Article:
On 15 July 1948, VA-12A was re-designated Attack Squadron 115 (VA-115), and in December, the squadron transitioned to the AD Skyraider, operating several improved models over the next ten years.

Timeline[edit]

  • 1 Jan–1 Feb 1943: A detachment of 6 aircraft from the squadron were sent to Kanton Island, in the Phoenix Islands, for antisubmarine defense and search missions.
  • Apr–Jul 1943: The squadron was landbased at Guadalcanal and participated in the Solomons (New Georgia) Campaign. They flew patrol, search, spotting, strike, and night minelaying missions against targets in the Solomon Islands.
  • 5 May 1944: Squadron aircraft were involved in an antisubmarine attack off the coast of Hilo, Hawaii. The attack against the enemy submarine was assessed as probable by the squadron commander.
  • 10 Oct 1944: The squadron participated in the first strikes against Okinawa, part of the opening of the Leyte Campaign.
  • 25 Oct 1944: The Japanese Fleet, in three elements, converged on Leyte to oppose the landings. While 340 miles from Leyte, which was beyond the normal combat radius for World War II carrier aircraft, squadron aircraft were launched for a strike on the central element of the Japanese Fleet. Its TBMs arrived over the enemy fleet after it had broken off its engagement, the Battle Off Samar, with the American escort carriers and destroyers guarding the landing and supply ships. The TBMs struck the retiring Japanese Central Fleet, scoring hits on a battleship and two cruisers. All the squadron’s aircraft returned, completing a 600-mile round trip combat flight. For their actions during this engagement, the following squadron personnel were awarded the Navy Cross: Lieutenants Wilbur J. Engman, Melvin L. Tegge, and Thomas B. Adams and Lieutenant (jg)s Richard W. Russell, Lawrence E. Helmuth, John M. Davis and William Maier.
  • 26 Oct 1944: Strikes continued against the Japanese Fleet and Lieutenant Leroy H. Grau was awarded the Navy Cross for a successful torpedo attack against a Japanese light cruiser.
  • Nov 1944: The squadron continued to provide support for the Occupation of Leyte, striking targets on Luzon.
  • 13 Nov 1944: The squadron’s commanding officer, Lieutenant Commander R. Denniston, Jr., was lost on a combat mission over Manila Harbor.
  • Dec 1944: Squadron aircraft struck targets on Luzon in support of the landings on Mindoro.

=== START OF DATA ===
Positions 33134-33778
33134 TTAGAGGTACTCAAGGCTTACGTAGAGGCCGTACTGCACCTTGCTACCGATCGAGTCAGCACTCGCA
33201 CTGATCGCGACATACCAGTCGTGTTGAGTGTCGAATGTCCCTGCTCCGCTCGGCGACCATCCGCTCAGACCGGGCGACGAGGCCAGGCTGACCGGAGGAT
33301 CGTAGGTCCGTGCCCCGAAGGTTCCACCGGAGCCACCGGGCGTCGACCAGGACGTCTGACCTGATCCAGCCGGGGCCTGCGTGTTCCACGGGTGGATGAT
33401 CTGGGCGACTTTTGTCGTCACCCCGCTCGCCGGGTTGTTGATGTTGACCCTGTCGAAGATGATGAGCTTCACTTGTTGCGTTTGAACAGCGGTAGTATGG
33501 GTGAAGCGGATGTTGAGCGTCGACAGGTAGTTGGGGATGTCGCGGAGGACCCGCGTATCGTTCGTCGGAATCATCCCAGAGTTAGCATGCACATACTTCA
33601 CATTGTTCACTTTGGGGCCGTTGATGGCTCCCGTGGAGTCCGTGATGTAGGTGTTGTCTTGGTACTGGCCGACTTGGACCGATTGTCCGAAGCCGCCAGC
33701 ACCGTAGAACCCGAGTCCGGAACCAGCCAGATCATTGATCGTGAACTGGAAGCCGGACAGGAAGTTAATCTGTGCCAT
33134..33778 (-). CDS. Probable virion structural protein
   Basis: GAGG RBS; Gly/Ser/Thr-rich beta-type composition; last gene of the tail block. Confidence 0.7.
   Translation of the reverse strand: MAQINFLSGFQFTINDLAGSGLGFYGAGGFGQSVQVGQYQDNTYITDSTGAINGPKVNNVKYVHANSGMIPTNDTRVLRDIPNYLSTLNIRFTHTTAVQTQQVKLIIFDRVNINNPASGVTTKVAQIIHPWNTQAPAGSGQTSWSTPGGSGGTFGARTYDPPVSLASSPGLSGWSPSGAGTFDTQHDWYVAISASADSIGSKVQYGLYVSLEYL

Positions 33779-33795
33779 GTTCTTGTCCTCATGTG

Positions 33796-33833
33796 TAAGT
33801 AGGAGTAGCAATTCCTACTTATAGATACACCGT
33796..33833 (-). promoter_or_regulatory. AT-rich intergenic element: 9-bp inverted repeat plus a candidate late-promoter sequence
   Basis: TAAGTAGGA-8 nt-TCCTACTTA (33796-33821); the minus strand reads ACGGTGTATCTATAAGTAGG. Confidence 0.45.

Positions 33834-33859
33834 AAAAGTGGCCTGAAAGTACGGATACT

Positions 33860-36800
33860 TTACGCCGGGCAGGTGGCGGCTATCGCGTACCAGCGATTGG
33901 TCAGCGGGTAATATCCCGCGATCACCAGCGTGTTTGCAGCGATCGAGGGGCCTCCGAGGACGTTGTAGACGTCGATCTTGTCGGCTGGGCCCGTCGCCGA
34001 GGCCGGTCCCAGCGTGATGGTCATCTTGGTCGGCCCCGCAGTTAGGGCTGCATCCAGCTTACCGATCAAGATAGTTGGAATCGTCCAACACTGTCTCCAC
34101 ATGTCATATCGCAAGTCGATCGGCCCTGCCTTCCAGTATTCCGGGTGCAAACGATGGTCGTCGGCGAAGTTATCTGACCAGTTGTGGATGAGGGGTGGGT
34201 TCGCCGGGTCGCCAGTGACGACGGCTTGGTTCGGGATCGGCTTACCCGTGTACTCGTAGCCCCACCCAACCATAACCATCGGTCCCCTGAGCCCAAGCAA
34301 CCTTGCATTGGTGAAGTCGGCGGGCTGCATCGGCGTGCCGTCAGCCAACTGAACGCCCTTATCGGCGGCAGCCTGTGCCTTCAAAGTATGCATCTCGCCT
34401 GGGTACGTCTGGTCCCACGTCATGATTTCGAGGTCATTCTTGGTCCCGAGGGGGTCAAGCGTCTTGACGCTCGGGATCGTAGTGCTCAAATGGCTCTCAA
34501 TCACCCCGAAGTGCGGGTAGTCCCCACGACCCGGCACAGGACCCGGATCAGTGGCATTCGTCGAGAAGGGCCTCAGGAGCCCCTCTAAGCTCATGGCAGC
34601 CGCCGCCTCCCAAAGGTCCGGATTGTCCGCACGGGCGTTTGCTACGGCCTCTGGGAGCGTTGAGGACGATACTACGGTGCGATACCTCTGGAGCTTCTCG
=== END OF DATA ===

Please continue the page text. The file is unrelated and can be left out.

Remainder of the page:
• 18 Dec 1944: While operating east of the Philippines the task force was overtaken by an unusually severe typhoon causing the loss of three destroyers and damage to several other ships, including four light carriers.
  • Jan 1945: In early January, the squadron struck ships and targets on Formosa and Luzon in support of the landings in Lingayen Gulf, Luzon.
  • 9–20 Jan 1945: The squadron participated in operations in the South China Sea, the first time an American Task Force had entered these waters since the beginning of the war. The squadron struck targets at Cam Ranh Bay and a convoy off Qui Nhon, French Indo-China; shipping at the Pescadores Island; and Hong Kong.

1950s[edit]

VA-115 AD-4s on USS Philippine Sea in September 1950.

In July 1950, VA-115 deployed aboard USS Philippine Sea for nine months conducting strikes at Inchon, South Korea in preparation for landings in September 1950. During and after the invasion the squadron flew deep support missions and also encountered MiG-15s. On 31 December 1951, VA-115 provided close air support for American troops in the Chosen Reservoir area and flew combat missions against North Korean rail, transportation, communication, industrial and supply targets. VA-115 flew 2,268 combat missions over both Korea deployments. For this outstanding performance, the squadron was awarded the Presidential Unit Citation.

Crash of an AD-4 on USS Philippine Sea in December 1950

In June 1952, the squadron participated in coordinated strikes against North Korean hydroelectric power plants - the first heavy attacks conducted against these installations. Nine different hydroelectric power plants were struck. VA-115 made two deployments to Korea in 1950/51 and 1951/52 aboard USS Philippine Sea. It returned to Korea shortly after the Armistice Agreement in July 1953 aboard USS Kearsarge. This was followed by another deployment on USS Kearsarge in 1954/55.